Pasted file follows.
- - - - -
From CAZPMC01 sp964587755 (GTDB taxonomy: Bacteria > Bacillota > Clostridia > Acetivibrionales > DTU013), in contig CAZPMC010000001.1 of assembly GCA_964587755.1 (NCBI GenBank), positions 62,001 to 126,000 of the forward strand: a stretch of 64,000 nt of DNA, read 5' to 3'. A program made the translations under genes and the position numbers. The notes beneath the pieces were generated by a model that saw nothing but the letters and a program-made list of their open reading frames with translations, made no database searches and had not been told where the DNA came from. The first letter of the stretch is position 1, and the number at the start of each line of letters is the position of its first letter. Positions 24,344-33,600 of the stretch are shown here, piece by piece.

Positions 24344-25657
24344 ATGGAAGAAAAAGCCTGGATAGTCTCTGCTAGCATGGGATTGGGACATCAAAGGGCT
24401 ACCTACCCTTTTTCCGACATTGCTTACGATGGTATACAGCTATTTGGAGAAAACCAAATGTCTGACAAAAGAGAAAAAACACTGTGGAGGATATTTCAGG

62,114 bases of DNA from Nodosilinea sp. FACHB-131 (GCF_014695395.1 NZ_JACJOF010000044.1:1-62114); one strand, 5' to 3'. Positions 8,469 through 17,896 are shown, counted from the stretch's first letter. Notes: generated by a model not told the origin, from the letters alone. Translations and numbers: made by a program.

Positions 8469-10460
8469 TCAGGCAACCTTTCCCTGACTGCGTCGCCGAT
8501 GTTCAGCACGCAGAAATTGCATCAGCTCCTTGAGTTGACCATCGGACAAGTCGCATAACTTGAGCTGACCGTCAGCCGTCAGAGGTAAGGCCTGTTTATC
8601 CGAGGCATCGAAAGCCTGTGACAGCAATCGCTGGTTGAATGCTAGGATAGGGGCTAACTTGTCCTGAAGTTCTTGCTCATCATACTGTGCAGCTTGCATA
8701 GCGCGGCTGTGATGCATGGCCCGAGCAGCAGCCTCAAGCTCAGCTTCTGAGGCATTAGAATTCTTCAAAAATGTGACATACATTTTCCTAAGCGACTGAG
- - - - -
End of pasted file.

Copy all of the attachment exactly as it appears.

From CAZPMC01 sp964587755 (GTDB taxonomy: Bacteria > Bacillota > Clostridia > Acetivibrionales > DTU013), in contig CAZPMC010000001.1 of assembly GCA_964587755.1 (NCBI GenBank), positions 62,001 to 126,000 of the forward strand: a stretch of 64,000 nt of DNA, read 5' to 3'. A program made the translations under genes and the position numbers. The notes beneath the pieces were generated by a model that saw nothing but the letters and a program-made list of their open reading frames with translations, made no database searches and had not been told where the DNA came from. The first letter of the stretch is position 1, and the number at the start of each line of letters is the position of its first letter. Positions 24,344-33,600 of the stretch are shown here, piece by piece.

Positions 24344-25657
24344 ATGGAAGAAAAAGCCTGGATAGTCTCTGCTAGCATGGGATTGGGACATCAAAGGGCT
24401 ACCTACCCTTTTTCCGACATTGCTTACGATGGTATACAGCTATTTGGAGAAAACCAAATGTCTGACAAAAGAGAAAAAACACTGTGGAGGATATTTCAGG

62,114 bases of DNA from Nodosilinea sp. FACHB-131 (GCF_014695395.1 NZ_JACJOF010000044.1:1-62114); one strand, 5' to 3'. Positions 8,469 through 17,896 are shown, counted from the stretch's first letter. Notes: generated by a model not told the origin, from the letters alone. Translations and numbers: made by a program.

Positions 8469-10460
8469 TCAGGCAACCTTTCCCTGACTGCGTCGCCGAT
8501 GTTCAGCACGCAGAAATTGCATCAGCTCCTTGAGTTGACCATCGGACAAGTCGCATAACTTGAGCTGACCGTCAGCCGTCAGAGGTAAGGCCTGTTTATC
8601 CGAGGCATCGAAAGCCTGTGACAGCAATCGCTGGTTGAATGCTAGGATAGGGGCTAACTTGTCCTGAAGTTCTTGCTCATCATACTGTGCAGCTTGCATA
8701 GCGCGGCTGTGATGCATGGCCCGAGCAGCAGCCTCAAGCTCAGCTTCTGAGGCATTAGAATTCTTCAAAAATGTGACATACATTTTCCTAAGCGACTGAG